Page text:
Wayne Stacy  24:56

And we all know that there. We’ve all inherited cases from And prior counsel positions that maybe didn’t warrant keeping for, you know, keeping, there’s a procedure for dealing with that. And you don’t wait to you’re called out to blame somebody else. If it’s a bad argument, I think you really have an obligation to tell the court beforehand that hey, this, this shouldn’t be part of our brief were removed. Right.


Michael Smith  25:20

Right. And if there have been prior developments in the case, the thing that I mean, the court is going to figure out what you’re responsible for and what you’re not, and they understand the box you’re in. You don’t have to blame people. The court and I saw that happened not too long ago, in a situation where we’re obviously someone earlier had made a mistake. And, and the party was kind of stuck with that mistake now. And the court understood that. And to their credit, the lawyer never blamed never mean, it was obvious what happened, but they never said, Hey, this was the prior lawyers that screwed this up. All you have to kind of the court is aware of of the court will be aware that it wasn’t your mistake, but that’s still not justification to expressly dump on somebody else. either try to fix it or live with it.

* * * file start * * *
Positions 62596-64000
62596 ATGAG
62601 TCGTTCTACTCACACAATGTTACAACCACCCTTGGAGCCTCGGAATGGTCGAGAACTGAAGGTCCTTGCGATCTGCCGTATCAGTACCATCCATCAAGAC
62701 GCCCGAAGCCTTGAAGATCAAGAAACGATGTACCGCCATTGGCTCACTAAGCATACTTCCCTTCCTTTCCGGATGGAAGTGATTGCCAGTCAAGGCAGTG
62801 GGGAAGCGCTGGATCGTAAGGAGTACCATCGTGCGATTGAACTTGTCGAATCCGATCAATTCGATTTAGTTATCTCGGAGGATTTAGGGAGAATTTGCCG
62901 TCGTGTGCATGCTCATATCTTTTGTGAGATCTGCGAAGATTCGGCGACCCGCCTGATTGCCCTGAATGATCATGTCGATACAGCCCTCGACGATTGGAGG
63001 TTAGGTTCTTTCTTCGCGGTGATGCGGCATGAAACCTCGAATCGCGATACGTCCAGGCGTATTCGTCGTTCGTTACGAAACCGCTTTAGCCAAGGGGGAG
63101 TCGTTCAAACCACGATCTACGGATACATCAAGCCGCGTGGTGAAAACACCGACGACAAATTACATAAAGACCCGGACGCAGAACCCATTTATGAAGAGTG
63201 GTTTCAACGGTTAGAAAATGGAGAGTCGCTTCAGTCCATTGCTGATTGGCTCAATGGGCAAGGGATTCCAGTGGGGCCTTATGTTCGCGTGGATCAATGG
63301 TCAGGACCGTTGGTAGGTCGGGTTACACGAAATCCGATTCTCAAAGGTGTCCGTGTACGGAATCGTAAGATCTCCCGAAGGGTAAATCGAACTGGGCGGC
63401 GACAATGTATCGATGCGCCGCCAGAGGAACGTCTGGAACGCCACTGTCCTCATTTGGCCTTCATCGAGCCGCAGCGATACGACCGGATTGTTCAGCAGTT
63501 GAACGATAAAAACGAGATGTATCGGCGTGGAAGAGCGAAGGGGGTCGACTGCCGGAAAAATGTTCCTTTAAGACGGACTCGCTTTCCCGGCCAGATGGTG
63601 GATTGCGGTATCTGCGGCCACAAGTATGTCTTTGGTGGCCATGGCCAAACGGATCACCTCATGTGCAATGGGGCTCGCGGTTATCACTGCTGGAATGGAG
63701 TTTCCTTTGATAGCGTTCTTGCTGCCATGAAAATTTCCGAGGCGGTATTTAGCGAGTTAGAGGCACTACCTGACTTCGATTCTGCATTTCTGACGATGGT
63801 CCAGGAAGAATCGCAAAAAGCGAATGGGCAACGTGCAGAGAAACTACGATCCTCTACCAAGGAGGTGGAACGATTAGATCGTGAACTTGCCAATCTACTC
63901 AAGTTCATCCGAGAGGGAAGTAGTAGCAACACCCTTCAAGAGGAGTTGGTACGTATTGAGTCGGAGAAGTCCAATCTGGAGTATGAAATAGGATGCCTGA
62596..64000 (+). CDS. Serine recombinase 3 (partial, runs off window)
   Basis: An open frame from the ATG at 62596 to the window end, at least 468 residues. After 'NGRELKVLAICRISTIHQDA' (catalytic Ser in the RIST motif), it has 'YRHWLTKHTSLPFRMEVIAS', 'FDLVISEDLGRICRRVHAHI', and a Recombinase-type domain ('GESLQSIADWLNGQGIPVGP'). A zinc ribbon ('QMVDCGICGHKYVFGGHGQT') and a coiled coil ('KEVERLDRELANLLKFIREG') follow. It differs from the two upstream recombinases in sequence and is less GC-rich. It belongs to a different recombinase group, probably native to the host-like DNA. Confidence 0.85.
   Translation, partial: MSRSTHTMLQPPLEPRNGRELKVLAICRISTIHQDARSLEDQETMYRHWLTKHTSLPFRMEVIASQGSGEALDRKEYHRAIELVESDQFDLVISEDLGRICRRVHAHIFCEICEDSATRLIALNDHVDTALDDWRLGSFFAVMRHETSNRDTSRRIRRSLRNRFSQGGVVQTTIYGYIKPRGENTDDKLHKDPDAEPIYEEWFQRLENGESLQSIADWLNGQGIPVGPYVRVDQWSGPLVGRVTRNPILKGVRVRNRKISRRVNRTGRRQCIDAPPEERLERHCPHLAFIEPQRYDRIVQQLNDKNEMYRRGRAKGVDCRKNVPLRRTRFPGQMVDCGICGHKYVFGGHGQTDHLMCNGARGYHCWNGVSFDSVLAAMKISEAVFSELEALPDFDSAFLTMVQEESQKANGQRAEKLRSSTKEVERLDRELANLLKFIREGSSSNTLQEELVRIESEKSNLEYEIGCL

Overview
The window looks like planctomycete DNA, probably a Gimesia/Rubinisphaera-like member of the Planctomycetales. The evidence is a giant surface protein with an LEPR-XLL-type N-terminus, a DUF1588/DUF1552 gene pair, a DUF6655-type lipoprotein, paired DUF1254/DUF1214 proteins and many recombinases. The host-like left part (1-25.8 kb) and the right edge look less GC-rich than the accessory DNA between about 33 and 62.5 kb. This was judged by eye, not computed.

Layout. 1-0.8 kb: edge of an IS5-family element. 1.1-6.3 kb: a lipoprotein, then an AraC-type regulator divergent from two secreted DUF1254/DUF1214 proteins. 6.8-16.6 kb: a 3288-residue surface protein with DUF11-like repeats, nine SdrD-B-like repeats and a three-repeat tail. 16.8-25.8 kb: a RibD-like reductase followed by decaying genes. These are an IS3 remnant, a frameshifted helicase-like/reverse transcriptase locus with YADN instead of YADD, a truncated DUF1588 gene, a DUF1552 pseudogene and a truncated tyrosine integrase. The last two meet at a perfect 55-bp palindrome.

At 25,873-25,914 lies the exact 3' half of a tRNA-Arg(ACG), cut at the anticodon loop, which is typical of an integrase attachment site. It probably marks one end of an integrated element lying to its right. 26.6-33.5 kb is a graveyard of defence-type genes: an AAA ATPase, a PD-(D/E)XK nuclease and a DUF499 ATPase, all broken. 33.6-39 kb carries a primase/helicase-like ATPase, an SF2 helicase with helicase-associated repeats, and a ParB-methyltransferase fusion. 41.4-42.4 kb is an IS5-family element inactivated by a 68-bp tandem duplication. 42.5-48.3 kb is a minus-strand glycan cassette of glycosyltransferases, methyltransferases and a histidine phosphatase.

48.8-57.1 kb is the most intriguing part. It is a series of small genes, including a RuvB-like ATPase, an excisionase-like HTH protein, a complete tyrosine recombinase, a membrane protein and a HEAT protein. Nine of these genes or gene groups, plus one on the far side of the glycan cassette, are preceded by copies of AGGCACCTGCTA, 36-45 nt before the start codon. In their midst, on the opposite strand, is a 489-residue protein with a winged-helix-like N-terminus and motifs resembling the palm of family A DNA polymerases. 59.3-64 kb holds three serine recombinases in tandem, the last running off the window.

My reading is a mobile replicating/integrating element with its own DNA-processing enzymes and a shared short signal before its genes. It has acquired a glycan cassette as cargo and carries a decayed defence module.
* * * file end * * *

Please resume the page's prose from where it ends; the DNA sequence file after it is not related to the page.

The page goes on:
Wayne Stacy  26:14

So I would have loved to have been a fly on the wall and chambers after that hearing to hear people talking about to throw the CO counsel under the bus that was sitting next to him. Well,